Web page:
John McCormick writes: M Salut is out of contact as he makes his way from the depths of France to Swansea, so it’s down to me to keep things ticking over – [thanks – M Salut] – until he returns to tell us how the Lads played. This means it’s me you can blame for the small picture of our guest writer Michael Lough, who whets our appetites for Saturday by giving us his views on the Bardsley saga. You might be feeling a bit of déjà vu if, like me, you’ve just come away from the ALS website, whose almost simultaneous posing of a similar question is pure coincidence. My advice – read on, you can never have too much SAFC. Now, over to Michael …
There is nothing modern football loves more than a saga. Whether it’s a contract renewal, a training ground scrap, or a player-manager relationship; heated debate and media frenzy is bound to follow.
This is certainly the case with long-serving full back Phil Bardsley who for many years was regarded as a bit of “cult-hero” on Wearside, even winning the supporters’ player of the season award in 2011. This was a comeback against the odds for Bardsley as Steve Bruce had deemed him surplus to requirements. After a summer of rigorous training he had forced his way back into the manager’s reckoning and was a consistent figure at left back for much of the campaign. His “no nonsense” defending combined with his evident passion for the club and the occasional thirty yard screamer elevated him to a favourite on the terraces.
Unfortunately, his reputation has taken a serious blow after a season of inept displays, drunken antics, and social media stupidity. The Salford-born full back has already demonstrated he is capable of defying the odds; can he do it for a second time?
As soon as images of Phil Bardsley lying covered in £50 notes were plastered all over the internet his Sunderland career appeared to be over. Fans understandably were angered at not only his drunken state, but the disrespect he showed with such a public display of his riches. This was added to by Paolo Di Canio publicly condemning him and stating an intention to sell him. Despite this, most fans were not overly antagonistic, reflecting that although his actions were stupid and irritating, he had served the club well. It was only on August 17 that Bardsley became public enemy number one, by openly mocking the club’s opening day defeat to Fulham. This is still the problem. Fans can forgive poor displays; after all, we have all endured Jeff Whitley and co, but one thing that is unforgivable is to make a mockery of either the fans or the club and he managed to do both simultaneously.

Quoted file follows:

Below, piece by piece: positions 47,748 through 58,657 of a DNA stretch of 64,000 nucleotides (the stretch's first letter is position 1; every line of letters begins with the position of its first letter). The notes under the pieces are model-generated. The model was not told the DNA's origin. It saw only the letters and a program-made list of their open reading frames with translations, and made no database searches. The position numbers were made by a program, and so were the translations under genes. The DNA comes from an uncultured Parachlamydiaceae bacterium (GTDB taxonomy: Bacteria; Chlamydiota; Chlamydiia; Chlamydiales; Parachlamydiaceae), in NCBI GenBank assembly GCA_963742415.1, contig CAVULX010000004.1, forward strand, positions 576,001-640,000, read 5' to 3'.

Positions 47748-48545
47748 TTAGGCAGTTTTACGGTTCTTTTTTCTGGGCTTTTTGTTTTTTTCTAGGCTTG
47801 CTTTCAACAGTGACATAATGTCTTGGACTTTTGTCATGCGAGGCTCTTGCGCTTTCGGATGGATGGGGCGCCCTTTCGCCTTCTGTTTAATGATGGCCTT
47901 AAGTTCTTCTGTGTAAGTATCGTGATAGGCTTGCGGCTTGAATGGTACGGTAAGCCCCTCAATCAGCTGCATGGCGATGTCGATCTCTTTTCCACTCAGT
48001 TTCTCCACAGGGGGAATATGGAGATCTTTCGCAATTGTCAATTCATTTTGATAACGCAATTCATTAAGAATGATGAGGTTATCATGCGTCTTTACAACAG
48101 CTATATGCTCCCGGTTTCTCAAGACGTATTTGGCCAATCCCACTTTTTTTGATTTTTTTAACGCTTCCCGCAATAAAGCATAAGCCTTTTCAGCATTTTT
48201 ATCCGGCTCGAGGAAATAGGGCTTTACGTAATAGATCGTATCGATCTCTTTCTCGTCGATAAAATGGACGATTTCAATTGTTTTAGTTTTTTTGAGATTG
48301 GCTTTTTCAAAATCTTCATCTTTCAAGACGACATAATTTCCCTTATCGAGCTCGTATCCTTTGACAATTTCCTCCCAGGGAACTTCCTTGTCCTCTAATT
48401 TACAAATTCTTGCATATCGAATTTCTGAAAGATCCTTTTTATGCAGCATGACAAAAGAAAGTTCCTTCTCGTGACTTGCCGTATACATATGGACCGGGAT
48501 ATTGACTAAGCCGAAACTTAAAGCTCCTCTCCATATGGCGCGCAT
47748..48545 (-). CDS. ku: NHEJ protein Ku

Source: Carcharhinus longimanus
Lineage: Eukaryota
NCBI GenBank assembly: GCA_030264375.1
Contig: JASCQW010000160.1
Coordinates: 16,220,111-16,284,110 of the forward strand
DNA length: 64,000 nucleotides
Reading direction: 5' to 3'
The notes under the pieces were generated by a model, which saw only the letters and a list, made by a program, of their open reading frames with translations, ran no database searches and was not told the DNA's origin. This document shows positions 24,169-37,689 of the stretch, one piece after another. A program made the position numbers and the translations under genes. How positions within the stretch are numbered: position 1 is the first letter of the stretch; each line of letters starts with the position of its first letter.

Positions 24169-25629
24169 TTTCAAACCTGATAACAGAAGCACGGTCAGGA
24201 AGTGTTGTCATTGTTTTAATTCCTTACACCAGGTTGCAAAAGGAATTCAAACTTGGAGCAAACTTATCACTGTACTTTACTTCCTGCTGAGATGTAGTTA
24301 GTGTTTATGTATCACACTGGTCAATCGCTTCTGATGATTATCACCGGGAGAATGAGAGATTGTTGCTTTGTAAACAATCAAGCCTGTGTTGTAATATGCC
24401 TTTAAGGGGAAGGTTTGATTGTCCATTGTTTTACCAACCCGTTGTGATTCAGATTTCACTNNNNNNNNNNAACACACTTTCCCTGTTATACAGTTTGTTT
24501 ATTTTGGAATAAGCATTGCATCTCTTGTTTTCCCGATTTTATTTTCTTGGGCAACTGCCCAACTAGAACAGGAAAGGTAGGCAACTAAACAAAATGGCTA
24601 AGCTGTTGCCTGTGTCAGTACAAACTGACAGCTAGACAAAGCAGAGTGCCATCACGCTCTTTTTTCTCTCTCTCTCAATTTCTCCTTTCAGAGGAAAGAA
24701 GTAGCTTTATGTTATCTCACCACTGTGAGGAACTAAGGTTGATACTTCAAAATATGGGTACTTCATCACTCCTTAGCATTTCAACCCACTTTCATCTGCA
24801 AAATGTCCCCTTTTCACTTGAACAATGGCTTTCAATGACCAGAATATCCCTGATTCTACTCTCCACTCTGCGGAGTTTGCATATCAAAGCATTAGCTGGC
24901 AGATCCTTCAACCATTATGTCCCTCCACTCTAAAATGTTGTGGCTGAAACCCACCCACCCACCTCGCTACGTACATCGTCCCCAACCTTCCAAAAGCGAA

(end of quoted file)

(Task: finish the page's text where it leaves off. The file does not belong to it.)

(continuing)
Therefore, fans are perfectly justified in wanting him to be dismissed from the club. However, while such a stance is easy to make with regards to a limited footballer such as Phil Bardsley would it be made had Giaccherini committed similar actions? If Poyet was to completely omit the Scottish international he would set a precedent that no transgressions would be tolerated, meaning that he could lose one of the club’s top players in the future. Such a stance is fine but certain supporters may feel conflicting emotions at such rigidity.
For purely footballing reasons Bardsley epitomises much of what has been wrong at Sunderland for years. His on-field commitment cannot be questioned, but he is lacking ability and in ideal world would be moved on. Sadly, given our lack of options at right back it would be foolish to disregard him completely. Celuska has been solid enough, but if he was to sustain an injury we would be woefully short at fullback. Removing Craig Gardner from a three man midfield would leave us short of options in centre midfield as well as at fullback. So even letting him “rot” in the reserves would be counterproductive for Sunderland.
From a personal view point, I believe it would be great for the club to simply terminate Bardsley’s contract as it would demonstrate progression and a wealth of alternative options. However, for reasons already stated, we need to accept him back into the fold for at least the short term. Irrespective of how the issue is resolved it would be best for all concerned if Bardsley were to make a public, non-choreographed apology to the fans. His silence can easily be interpreted as arrogance and he has much to prove if he is to be accepted again by the Sunderland faithful.